In Maricopa county, the median home price is somewhere near $176,000. Twenty percent of that is over $35,000. How long would it take you to save $35,000?? The disappearance of No Money Down home loans (and 80/20's and 125% cash-out refi's and all the rest of those "liar's loans") means that fewer buyers are actually able to buy a home now, regardless of how much of a mortgage they'd qualify for.
Another problem - arguably the overriding problem for the entire world economy right now - is the confidence factor. Americans lack confidence in their own (and the country's) near-term financial future. Most of us are afraid things will be worse in 6 months, so we've all stopped spending. Of course I'm generalizing but you get the point.
As one commentor on Seeking Alpha put it, "Now that almost nobody can afford a tent, castles are cheap."
An optimist at heart, I can ususally find something to be hopeful about. So, where's the good news in this scenario? Here:
All recessions end. I don't know when or exactly how this one will end, but it will end.
When we get there, houses will still be relatively affordable, mortgage money will be flowing again to those who can reasonably afford it, and buyers will begin buying homes again in large numbers.
We won’t all qualify to buy a castle, but neither will we all be living in tents.
One of the nicest side-effects of blogging is the people you meet. I've "met" a really great Realtor in New Zealand, Rodney Dunn. Somehow he found my blog, and commented here. So in return I visited his blog and found a kindred soul, business-wise. If you ever move to New Zealand, or know someone who's going there, I've got a Realtor there you can trust.
On to the point.
It seems that real estate is falling on hard times worldwide, as prices fall, buyers hesitate and sellers wallow in denial about the value of their home. Many New Zealanders want to list their home for sale and over price it, hoping the "right buyer" will stumble along and pay waaaay more than the property is worth in this market.
This won't happen. That's not a news flash by any stretch. I'm still amazed at the number of potential sellers I speak with who won't believe me when I try to explain this.
Even if you happened to find the 1 buyer in the world with his (or her) head under a rock for the past 24 months.... and that buyer is willing to overpay for your property.... that buyer will have a lender and an appraiser, or at the very least a Realtor.
You don't need to find just 1 idiot to sell your house for more than market value. You need several. A fool is born every minute, it's true. But the chances of finding several fools all in the same place at the same time, being foolish about the exact same thing aren't good.
You're better off playing the lottery.
Here's a piece of good news about the foreclosure mess and the overall bad housing market. Good news in this arena is as rare as snowmen in the summer, so I wanted to pass it along right away.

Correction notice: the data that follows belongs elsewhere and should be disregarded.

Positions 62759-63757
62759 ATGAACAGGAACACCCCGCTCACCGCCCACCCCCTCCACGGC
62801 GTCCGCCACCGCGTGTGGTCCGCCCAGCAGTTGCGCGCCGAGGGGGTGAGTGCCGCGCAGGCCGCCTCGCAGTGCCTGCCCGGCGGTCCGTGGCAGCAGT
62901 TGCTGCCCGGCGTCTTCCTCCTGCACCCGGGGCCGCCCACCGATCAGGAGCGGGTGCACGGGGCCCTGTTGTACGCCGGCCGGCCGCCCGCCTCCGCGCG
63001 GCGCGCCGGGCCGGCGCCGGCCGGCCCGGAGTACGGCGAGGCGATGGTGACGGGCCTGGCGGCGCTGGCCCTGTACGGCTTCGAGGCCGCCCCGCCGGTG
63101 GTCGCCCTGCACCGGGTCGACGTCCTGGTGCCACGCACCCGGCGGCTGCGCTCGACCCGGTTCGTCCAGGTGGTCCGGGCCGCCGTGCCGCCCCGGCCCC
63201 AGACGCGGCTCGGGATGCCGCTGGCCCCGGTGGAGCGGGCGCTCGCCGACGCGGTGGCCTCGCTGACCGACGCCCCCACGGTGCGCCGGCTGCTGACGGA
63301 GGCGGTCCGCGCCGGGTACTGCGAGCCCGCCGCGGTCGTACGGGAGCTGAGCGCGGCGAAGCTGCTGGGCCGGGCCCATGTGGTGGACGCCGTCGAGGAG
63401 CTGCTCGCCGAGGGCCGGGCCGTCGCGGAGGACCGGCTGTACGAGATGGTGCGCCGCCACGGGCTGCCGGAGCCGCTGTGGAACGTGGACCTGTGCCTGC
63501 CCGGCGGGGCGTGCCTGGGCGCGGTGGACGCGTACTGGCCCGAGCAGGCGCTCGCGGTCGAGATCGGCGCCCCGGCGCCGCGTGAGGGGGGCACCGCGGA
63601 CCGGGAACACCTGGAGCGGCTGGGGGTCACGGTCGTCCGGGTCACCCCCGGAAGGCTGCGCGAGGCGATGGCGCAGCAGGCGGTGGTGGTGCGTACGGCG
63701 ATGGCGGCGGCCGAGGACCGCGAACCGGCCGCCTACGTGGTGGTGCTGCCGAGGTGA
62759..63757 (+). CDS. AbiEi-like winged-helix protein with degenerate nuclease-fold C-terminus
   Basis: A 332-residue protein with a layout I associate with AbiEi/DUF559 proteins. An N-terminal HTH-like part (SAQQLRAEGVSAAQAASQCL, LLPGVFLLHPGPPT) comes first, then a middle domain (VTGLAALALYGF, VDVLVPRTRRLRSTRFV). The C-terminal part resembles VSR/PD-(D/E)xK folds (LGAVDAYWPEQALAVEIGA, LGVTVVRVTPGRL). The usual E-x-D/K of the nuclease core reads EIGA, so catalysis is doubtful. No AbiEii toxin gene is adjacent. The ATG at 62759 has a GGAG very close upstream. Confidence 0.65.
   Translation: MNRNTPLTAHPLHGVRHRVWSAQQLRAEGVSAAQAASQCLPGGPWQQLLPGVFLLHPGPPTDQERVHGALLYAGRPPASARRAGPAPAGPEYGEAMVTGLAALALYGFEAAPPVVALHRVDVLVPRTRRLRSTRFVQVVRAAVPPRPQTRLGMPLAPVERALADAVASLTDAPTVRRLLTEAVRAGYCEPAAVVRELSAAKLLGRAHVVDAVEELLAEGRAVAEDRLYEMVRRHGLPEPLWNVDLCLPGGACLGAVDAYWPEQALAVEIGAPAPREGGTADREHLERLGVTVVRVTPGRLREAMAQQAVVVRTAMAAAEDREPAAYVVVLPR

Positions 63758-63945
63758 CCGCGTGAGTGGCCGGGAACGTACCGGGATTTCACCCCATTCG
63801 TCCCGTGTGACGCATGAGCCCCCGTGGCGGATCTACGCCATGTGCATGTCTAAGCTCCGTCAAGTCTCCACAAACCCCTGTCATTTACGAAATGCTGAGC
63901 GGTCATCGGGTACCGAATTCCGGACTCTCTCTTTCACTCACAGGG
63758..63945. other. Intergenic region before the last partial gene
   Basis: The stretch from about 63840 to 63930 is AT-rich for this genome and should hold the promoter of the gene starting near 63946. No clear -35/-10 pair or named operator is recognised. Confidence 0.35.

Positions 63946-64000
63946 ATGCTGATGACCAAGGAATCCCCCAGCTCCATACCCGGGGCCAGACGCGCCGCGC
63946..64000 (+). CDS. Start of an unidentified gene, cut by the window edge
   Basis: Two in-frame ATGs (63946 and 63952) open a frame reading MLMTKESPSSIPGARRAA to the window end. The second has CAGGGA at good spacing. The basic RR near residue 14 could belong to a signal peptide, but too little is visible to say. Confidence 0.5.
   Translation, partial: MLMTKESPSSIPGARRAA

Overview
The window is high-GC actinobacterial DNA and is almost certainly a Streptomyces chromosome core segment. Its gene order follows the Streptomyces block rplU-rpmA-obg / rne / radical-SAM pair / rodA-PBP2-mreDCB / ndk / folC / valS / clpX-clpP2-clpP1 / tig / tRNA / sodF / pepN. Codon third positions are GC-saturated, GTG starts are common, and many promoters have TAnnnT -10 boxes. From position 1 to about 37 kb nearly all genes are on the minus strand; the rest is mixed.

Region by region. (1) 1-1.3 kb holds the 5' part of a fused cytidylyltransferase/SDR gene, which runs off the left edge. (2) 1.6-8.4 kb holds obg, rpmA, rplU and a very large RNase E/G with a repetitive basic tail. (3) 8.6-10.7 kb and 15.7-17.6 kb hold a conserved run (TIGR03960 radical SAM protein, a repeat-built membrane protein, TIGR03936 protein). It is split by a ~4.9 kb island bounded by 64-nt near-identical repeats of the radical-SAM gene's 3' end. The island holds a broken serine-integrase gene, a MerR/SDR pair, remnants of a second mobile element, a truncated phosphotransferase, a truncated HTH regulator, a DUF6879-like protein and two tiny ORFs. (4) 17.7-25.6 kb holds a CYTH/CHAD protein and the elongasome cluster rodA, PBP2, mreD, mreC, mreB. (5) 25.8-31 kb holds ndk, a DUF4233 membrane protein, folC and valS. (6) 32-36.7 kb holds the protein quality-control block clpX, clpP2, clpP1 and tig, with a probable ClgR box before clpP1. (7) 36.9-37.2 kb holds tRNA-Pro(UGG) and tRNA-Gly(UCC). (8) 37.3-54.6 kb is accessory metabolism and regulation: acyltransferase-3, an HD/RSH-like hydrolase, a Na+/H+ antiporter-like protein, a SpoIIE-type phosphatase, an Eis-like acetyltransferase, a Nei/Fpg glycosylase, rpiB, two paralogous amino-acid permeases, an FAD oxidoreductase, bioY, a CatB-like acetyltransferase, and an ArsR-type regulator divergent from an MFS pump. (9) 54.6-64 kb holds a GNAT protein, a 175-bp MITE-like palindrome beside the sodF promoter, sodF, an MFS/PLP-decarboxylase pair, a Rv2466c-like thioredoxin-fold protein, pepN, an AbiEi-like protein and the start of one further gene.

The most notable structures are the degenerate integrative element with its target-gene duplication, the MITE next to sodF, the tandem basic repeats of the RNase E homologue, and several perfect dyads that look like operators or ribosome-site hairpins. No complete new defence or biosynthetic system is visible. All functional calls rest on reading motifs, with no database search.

An acquaintance called me some days ago to tell me he successfully got his mortgage company to renegotiate his mortgage loan terms. Woot! Woot!
This is phenomenal news! On your average $200,000 mortgage, this renegotiation brings the payment down from about $1183/month to $820/month.
The homeowner in this case had suffered both a medical disability and a job loss. Both these events are typically "qualifying events" for almost every mortgage company. Experiencing a qualifying event means you're eligible for the mortgage company's renegotiation plans.
Haven't had a job loss or medical disability? It's still worth contacting your lender if you're struggling to make the current payment, or if you know you soon will struggle when the adustable rate (ARM) adjusts in the future.
Further good news on the credit card front --
Another friend of mine fell 2 months behind on credit card payments. He had a 5 to 15 year good payment history on the various cards. He's 100% commission in a profession related to the housing industry, so times are tight.
Bank of America contacted him and offered their "Hardship Program" --
If you're falling behind on or struggling to pay any of your consumer debt, call the servicing company today! They're as scared of the word "recession" as we all are, and they're agreeing to reduced payment plans to avoid writing off the bad debt entirely.
Downtown living has boomed in the past few years as various revitalization plans have taken root. The Arizona Republic reported that 10,000 new residents have put down roots in the downtown area since 2000.
Surely the current economic slowdown has put a pause in that growth pace. But the December grand opening of the Metro Light Rail system should boost interest in and visits to the downtown corridor. The Grand Opening is Saturday and Sunday, December 27 and 28 and all train rides that weekend are free. Read all about Light Rail on the ValleyMetro website.
Interested in housing prices downtown? Hi-rise condos are especially popular. You can search for downtown Phoenix hi-rise condos for sale here.